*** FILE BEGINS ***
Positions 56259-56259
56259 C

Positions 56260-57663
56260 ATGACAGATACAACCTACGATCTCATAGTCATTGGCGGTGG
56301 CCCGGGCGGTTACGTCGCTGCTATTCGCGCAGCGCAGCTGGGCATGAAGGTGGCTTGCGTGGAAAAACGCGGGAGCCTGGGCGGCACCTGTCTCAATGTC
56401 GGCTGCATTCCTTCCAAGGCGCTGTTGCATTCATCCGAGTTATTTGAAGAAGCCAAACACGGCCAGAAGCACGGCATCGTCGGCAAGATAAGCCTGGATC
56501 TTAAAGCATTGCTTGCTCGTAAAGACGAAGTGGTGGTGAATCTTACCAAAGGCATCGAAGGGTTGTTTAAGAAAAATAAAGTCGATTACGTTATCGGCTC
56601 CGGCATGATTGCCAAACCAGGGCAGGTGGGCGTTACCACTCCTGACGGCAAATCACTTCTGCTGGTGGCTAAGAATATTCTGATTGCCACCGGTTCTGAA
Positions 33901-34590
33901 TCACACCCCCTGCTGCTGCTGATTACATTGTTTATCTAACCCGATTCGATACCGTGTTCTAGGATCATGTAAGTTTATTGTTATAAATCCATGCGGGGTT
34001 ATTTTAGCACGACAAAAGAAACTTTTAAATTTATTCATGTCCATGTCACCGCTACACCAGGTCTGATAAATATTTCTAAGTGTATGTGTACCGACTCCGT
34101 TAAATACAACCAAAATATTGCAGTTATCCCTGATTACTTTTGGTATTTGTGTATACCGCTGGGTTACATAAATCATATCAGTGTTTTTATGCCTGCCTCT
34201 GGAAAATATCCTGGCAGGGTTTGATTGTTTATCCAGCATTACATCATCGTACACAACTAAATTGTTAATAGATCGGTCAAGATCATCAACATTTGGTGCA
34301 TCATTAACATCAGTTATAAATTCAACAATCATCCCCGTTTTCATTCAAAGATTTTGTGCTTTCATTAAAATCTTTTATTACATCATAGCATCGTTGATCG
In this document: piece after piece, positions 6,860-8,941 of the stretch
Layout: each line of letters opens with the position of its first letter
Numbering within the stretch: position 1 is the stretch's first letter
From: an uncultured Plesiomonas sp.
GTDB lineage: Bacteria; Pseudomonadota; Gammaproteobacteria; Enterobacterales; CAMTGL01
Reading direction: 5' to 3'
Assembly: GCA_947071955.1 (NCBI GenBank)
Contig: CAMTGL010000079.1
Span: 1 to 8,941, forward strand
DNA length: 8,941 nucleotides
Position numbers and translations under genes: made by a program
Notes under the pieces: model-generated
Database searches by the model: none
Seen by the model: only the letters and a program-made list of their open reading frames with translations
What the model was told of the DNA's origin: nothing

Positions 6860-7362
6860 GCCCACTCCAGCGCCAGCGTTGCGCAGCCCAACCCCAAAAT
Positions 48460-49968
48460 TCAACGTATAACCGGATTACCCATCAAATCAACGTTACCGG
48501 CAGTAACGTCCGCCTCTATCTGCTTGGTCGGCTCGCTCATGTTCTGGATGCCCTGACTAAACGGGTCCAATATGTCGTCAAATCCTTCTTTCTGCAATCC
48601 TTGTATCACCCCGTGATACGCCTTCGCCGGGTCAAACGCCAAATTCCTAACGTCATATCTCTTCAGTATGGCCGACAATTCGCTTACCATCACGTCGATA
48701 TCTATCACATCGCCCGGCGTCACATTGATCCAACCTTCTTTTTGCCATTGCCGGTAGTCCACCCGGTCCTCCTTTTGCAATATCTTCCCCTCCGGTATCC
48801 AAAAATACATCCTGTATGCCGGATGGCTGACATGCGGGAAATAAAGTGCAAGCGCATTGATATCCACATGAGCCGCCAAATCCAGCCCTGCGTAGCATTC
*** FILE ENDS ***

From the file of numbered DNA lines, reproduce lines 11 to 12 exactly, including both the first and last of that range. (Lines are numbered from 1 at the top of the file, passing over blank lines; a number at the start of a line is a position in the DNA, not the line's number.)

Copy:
34001 ATTTTAGCACGACAAAAGAAACTTTTAAATTTATTCATGTCCATGTCACCGCTACACCAGGTCTGATAAATATTTCTAAGTGTATGTGTACCGACTCCGT
34101 TAAATACAACCAAAATATTGCAGTTATCCCTGATTACTTTTGGTATTTGTGTATACCGCTGGGTTACATAAATCATATCAGTGTTTTTATGCCTGCCTCT